The results have come back, but I haven’t seen much comment yet – so why don’t we start it off? The Department of Building and Housing, when under Shane Jones as a Minister, kicked off a competition to design a small scale affordable home. The competition requirements were quite stringent – not much room for imagination or flair, especially when faced with a very tight budget. Certainly no room for show ponies here. According to the DBH there were 140 entries, and this was whittled down to a few key finalists.
Stephen Smith‘s design from S3 Architects clinched the Supreme prize: namely that it will be built (in Mangere, Auckland). While the 3d image doesn’t give much away, and indeed is a little ungainly, the plan is a little more forthcoming as to perhaps why it won:
As a starter home should be, it’s a pretty simple plan, centred around a courtyard that allows simple enlargement for bigger family events. I’m surprised that there are two bathrooms, and a separate laundry as well, which I wouldn’t have thought would be possible under the tiny budget. If we contrast that with the second place getter,
All we can really make out is that the roof is a very simple hip, and there is a large living / porch out front, with just the one bathroom. Both are good efforts, and seem to have a pacifica flavour with the indoor outdoor planning. There is a bit of information on all the finalists here on the DBH website, and a good amount of further info about the winning designs: in category 1 here, category 2 here and highly commended here.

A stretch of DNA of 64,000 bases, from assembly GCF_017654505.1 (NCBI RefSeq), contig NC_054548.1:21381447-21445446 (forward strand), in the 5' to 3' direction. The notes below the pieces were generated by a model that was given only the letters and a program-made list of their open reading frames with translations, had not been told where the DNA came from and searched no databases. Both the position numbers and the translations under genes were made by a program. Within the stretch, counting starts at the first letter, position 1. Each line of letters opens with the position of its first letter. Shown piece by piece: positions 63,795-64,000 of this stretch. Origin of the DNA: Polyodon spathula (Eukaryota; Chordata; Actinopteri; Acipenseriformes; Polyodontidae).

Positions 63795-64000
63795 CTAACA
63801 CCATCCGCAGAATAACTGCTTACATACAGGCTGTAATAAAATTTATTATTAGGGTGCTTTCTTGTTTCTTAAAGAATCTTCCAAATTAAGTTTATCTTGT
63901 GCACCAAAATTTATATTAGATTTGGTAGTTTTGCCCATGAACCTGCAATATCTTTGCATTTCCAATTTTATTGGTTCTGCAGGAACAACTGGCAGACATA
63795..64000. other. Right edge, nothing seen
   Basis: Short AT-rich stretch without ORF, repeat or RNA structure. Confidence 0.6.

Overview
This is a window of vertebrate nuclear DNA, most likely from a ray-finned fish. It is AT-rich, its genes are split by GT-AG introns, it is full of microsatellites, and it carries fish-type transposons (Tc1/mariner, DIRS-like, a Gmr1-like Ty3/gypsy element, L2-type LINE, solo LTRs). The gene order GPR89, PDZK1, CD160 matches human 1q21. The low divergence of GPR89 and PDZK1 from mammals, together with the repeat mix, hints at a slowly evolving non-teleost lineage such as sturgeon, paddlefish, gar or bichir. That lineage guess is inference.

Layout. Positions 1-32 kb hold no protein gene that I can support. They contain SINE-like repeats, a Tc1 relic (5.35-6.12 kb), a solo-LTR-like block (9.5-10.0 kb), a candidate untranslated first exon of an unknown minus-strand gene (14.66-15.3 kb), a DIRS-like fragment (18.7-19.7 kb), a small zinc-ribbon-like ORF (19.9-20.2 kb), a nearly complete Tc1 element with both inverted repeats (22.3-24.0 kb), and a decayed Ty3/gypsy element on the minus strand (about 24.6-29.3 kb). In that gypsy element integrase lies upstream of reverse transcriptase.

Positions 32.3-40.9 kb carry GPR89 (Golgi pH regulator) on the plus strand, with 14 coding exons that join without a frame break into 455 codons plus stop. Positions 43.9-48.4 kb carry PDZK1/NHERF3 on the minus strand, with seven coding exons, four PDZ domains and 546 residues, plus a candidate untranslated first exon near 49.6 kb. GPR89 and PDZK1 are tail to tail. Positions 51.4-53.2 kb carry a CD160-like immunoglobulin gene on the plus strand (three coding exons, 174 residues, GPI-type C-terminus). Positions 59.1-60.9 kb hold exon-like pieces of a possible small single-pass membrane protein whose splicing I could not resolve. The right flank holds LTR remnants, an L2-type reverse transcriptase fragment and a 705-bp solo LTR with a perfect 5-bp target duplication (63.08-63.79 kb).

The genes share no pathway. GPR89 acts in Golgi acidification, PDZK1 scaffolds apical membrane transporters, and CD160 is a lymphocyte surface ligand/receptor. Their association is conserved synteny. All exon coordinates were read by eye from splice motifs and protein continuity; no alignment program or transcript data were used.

But the whole competition and subsequent published winners leave me cold: I really don’t believe that there is a need for yet another suburban standalone house type in New Zealand. Auckland especially just doesn’t get it: suburbia and ‘detached’ houses are such an incredibly wasteful and profligate use of our resources, and encouraging them only makes it worse.
What we need to see is a series of medium density housing being built, with people living cheek to cheek, and all the issues ironed out. Auckland and Wellington’s efforts with tiny urban apartments aren’t the way to go, nor are these suburban dinosaurs. We need clever thinking if we’re going to prosper.